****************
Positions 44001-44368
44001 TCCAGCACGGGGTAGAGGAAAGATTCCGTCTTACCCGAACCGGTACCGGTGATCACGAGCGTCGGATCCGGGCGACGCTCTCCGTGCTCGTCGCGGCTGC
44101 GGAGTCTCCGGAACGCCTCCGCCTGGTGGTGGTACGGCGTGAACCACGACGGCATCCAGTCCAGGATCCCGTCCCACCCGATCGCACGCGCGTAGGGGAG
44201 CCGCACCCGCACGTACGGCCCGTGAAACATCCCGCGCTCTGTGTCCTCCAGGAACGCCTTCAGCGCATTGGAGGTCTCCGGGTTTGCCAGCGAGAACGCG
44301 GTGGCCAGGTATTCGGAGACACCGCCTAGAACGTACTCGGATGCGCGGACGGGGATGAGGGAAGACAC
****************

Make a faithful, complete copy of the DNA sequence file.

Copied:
Positions 44001-44368
44001 TCCAGCACGGGGTAGAGGAAAGATTCCGTCTTACCCGAACCGGTACCGGTGATCACGAGCGTCGGATCCGGGCGACGCTCTCCGTGCTCGTCGCGGCTGC
44101 GGAGTCTCCGGAACGCCTCCGCCTGGTGGTGGTACGGCGTGAACCACGACGGCATCCAGTCCAGGATCCCGTCCCACCCGATCGCACGCGCGTAGGGGAG
44201 CCGCACCCGCACGTACGGCCCGTGAAACATCCCGCGCTCTGTGTCCTCCAGGAACGCCTTCAGCGCATTGGAGGTCTCCGGGTTTGCCAGCGAGAACGCG
44301 GTGGCCAGGTATTCGGAGACACCGCCTAGAACGTACTCGGATGCGCGGACGGGGATGAGGGAAGACAC